Low-frequency coupled ocean-atmosphere variations in the Indian and Atlantic Oceans, although less dominant than the Pacific, can also drive temperature and precipitation anomalies on seasonal timescales across the globe (e.g., Goddard and Graham 1999; Folland et al. 2001; Rodwell and Folland 2002; Saji and Yamagata 2003; Kushnir et al. 2006; Ummenhofer et al. 2009). The Indian Ocean Dipole (IOD) has been identified as a low frequency coupled mode of variability in the tropical Indian Ocean (Saji et al. 1999; Webster et al. 1999). In Fig. 20.2 an IOD event can be seen in the Indian Ocean, with negative SST anomalies in the east off the Java-Sumatra coast and positive anomalies in the west. IOD events, like the one in Fig. 20.2, are often triggered by easterly wind anomalies as a result of the atmospheric response to the development of El Nino. The IOD is much less predictable (practically and theoretically) than ENSO (e.g., Luo et al. 2007; Wajsowicz 2007; Zhao and Hendon 2009), largely due to weaker surface-subsurface ocean coupling, strong interactions with the Australian-Asian monsoon and intraseasonal oscillations causing chaotic forcings in both the ocean and atmosphere (Zhao and Hendon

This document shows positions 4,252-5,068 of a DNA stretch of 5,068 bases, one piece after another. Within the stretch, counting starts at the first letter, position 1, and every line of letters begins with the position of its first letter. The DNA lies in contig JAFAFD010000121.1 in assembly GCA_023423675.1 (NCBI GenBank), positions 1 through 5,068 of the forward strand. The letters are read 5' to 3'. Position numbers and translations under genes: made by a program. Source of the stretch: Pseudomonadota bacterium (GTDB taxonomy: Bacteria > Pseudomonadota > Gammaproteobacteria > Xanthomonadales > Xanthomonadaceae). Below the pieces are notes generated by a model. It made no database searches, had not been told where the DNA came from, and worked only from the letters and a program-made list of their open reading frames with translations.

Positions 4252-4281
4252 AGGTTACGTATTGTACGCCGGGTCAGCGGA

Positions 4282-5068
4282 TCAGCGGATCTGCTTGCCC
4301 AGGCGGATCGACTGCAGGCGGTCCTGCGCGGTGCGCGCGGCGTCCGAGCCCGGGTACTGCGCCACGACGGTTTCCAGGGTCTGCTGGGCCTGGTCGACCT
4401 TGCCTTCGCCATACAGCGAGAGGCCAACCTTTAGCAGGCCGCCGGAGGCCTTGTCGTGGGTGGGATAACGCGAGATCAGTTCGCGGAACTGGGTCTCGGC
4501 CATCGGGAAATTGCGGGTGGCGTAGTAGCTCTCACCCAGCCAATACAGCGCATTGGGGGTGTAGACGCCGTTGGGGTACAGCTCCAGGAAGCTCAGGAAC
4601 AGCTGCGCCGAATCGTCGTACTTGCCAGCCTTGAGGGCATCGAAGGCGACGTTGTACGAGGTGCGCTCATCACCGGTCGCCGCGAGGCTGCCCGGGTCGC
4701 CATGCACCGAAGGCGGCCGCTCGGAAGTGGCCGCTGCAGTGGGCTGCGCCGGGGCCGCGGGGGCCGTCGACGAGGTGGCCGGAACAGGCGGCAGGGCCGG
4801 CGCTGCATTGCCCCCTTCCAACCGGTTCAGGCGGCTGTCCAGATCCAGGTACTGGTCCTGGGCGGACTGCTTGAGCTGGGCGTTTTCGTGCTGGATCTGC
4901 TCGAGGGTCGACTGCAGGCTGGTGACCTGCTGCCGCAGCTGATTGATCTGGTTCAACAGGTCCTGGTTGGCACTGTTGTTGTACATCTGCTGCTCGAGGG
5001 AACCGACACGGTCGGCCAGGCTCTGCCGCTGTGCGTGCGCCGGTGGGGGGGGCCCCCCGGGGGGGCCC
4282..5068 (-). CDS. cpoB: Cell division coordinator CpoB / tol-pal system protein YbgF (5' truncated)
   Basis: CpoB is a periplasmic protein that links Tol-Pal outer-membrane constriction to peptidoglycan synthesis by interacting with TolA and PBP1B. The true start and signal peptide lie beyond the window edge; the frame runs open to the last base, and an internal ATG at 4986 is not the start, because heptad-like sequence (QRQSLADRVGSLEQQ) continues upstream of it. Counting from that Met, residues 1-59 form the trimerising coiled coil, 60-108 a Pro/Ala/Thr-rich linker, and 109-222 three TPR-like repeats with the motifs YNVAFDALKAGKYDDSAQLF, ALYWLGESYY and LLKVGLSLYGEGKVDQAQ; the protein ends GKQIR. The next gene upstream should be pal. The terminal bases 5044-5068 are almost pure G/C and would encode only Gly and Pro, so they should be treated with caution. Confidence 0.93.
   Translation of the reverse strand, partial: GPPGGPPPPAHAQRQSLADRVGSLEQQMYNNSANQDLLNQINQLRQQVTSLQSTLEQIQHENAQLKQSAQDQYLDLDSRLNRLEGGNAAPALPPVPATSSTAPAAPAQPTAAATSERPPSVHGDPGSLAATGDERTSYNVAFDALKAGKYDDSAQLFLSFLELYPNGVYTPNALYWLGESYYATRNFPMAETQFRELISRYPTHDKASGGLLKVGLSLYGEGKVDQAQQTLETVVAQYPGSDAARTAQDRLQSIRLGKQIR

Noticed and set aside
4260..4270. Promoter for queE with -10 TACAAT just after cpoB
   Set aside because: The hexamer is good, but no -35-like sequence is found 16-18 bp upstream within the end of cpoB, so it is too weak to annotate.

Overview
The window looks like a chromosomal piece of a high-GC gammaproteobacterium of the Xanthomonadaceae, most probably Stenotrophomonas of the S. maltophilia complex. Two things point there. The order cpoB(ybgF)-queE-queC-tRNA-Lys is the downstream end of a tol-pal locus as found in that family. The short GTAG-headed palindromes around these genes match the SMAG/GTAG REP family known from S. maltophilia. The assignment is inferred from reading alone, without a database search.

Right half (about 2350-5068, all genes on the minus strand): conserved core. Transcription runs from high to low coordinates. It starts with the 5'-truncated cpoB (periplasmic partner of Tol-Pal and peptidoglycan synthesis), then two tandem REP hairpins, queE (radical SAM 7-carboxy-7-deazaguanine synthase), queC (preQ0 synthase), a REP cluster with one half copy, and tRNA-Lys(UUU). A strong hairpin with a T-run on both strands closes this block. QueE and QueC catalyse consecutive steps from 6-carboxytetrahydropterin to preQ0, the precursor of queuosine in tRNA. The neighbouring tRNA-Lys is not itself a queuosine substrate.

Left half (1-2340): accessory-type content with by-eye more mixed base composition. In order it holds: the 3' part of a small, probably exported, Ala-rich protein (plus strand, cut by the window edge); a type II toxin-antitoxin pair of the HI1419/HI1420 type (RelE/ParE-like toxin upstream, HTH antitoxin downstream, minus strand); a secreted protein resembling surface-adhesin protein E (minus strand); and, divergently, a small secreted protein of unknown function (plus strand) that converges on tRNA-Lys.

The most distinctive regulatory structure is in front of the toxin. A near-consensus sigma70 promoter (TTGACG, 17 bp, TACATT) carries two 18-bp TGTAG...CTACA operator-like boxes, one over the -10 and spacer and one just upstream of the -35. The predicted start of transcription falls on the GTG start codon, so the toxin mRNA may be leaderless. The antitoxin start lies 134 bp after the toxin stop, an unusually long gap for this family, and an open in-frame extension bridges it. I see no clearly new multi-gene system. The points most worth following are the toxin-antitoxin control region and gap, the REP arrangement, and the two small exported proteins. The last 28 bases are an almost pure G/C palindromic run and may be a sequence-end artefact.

2009). Although the IOD is a measure of the difference between the western and eastern parts of the equatorial Indian Ocean, these two components are not always related and the skill of each component can be different. The lack of skill of the IOD is mainly due to a lack of skill in predicting the SST in the eastern component of the IOD. Other modes of atmospheric variability (not necessarily related to oceanic forcing) that may provide predictive skill on seasonal timescales, include the Northern Annular and Southern Annular modes (NAM and SAM), the Pacific North American (PNA) pattern and the North Atlantic Oscillation (NAO) (Stockdale et al.